- 2/2 vs. Sacramento: The Knicks were trailing 13-3 in the first quarter when Kidd subbed out with 5:50 remaining. The Knicks finished the quarter by outscoring Sacramento 22-9. In the third quarter, the Knicks were outscoring the Kings 15-10 when Kidd subbed out at 7:28 in the quarter. The Knicks finished the quarter by outscoring the Kings 26-9.
- 2/6 @ Washington: Washington was outscoring the Knicks in the first quarter, 16-15 when Kidd subbed out with 5:16 remaining. The Knicks then outscored the Wizards the rest of the quarter, 14-12. In the third quarter, Washington was outscoring the Knicks 8-2 when Kidd was pulled out with 7:43 remaining. From then on, the Knicks outscored the Wizards in the quarter, 19-11.
There are a number of arguments to be made against these data. First, it could be argued that the Knicks would obviously score more points when Kidd was out of the game if he played less than half the quarter; there’s just more time to score if Kidd only played four or five minutes. It could also be said that J.R. Smith and Stoudemire would provide more scoring to the team than when Kidd was on the floor.
However, the point is not just that the Knicks have gotten off to slow starts with Kidd on the floor at the beginning of each half. The point is this was not the case earlier in the season. The Knicks used to play better on both ends of the floor when Kidd was on the court. As of late, the Knicks struggle to defend and score when Kidd is playing.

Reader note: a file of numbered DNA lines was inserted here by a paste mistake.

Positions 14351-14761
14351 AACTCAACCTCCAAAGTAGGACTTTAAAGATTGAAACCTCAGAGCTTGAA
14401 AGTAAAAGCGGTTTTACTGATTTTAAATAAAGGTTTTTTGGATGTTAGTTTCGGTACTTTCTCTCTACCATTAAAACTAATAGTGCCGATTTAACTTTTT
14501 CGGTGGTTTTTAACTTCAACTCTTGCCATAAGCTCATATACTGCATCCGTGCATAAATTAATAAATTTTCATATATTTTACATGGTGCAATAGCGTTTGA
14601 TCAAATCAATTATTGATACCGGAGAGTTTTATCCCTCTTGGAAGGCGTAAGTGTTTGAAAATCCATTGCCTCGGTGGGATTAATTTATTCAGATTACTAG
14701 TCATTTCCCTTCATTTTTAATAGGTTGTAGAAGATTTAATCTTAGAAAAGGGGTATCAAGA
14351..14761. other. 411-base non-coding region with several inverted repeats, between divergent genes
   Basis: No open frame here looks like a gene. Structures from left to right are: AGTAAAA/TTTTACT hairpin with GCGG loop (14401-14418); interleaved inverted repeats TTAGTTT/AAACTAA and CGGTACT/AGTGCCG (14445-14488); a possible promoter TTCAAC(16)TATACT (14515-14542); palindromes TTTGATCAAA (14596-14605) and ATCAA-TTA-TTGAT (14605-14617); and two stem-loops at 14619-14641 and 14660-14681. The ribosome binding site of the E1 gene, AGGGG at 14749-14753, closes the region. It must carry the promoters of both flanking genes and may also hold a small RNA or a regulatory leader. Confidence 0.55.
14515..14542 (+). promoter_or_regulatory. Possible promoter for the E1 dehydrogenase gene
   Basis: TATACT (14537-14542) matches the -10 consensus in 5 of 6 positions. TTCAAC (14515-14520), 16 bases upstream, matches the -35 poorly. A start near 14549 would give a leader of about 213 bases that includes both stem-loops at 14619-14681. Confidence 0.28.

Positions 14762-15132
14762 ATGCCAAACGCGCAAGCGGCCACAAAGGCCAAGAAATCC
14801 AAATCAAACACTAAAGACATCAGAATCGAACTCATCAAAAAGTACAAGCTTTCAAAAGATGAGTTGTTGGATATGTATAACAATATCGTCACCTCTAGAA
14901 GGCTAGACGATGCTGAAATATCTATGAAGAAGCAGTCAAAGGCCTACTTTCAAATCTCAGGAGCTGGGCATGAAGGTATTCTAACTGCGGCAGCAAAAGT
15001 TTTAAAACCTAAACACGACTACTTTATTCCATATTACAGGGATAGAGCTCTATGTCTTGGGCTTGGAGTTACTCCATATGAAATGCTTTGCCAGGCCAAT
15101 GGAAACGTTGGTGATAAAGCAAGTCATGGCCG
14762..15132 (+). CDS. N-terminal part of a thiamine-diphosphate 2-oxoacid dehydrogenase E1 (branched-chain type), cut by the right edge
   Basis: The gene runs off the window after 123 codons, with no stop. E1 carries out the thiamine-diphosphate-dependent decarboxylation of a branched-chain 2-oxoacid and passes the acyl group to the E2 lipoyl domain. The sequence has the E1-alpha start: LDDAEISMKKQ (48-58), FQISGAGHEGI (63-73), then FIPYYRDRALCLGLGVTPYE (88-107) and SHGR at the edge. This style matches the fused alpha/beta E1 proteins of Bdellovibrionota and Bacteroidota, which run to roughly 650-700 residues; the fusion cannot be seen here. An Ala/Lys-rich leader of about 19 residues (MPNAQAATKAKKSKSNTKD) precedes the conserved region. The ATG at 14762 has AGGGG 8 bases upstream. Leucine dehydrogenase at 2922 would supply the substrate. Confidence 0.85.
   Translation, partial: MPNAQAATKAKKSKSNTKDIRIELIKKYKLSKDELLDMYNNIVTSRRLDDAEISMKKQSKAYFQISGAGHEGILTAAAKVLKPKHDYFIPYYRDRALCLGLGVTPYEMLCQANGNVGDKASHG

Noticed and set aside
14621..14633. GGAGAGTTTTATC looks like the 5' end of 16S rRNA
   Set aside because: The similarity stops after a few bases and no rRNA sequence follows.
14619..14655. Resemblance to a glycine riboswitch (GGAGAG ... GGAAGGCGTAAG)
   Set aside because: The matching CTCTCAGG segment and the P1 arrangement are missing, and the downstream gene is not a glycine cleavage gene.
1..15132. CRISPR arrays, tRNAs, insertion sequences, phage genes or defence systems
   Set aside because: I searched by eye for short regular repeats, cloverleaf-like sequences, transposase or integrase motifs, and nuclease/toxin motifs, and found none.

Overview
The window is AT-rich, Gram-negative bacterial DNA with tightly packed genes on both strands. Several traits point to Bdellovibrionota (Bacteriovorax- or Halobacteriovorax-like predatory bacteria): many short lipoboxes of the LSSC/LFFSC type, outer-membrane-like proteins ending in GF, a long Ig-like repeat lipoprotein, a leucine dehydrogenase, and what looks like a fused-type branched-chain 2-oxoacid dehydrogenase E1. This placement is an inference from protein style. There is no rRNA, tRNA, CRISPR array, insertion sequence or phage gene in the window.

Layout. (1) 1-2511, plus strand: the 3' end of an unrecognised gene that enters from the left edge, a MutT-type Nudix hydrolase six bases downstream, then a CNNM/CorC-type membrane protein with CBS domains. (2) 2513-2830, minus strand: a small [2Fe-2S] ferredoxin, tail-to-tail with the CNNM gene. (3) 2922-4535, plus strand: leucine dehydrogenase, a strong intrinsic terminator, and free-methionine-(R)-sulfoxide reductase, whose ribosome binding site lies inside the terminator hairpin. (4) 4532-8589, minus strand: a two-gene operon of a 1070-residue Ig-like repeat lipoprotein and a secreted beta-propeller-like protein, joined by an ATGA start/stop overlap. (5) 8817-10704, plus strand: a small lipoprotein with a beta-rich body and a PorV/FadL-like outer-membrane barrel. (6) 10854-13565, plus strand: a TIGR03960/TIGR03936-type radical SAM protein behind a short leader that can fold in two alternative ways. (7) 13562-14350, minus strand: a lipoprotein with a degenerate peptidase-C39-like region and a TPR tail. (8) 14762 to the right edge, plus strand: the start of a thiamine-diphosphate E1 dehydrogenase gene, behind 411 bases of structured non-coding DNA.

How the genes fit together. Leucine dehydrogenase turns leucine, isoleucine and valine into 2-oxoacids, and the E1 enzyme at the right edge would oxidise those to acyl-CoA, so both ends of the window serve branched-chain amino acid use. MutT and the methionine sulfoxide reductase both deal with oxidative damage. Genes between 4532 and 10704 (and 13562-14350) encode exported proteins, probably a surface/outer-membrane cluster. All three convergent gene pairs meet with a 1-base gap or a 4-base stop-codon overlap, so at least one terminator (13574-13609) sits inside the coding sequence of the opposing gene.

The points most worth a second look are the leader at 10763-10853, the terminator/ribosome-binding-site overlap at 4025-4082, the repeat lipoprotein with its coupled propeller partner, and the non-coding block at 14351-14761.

With the All-Star break just one week away, Mike Woodson should consider tinkering with Kidd’s role. Some would say that Kidd should just rest and sit out of games until the break. His decline has been radical since December, and it’s arguable that he is just worn down. Two weeks off might do the trick in restoring his tired body.
Another possibility is to adjust the starting lineup and move Kidd from starting two-guard to the bench where he’ll play lesser opponents. Pablo Prigioni, who has been outplaying Kidd lately, could move to the starting lineup, though that may tinker with the second unit’s current rhythm. Woodson could consider moving Iman Shumpert (who’s struggled starting at small forward) back to shooting guard, and perhaps place Chris Copeland at small forward so Carmelo Anthony can continue to play at the four position. Either way, the two-point-guard starting lineup hasn’t been working for the Knicks.
In the end, the biggest fear is that some of our initial worries about Kidd are coming true. If loving Kidd’s splendid play early in the season was wrong, I don’t want to be right. Get well soon, Jason.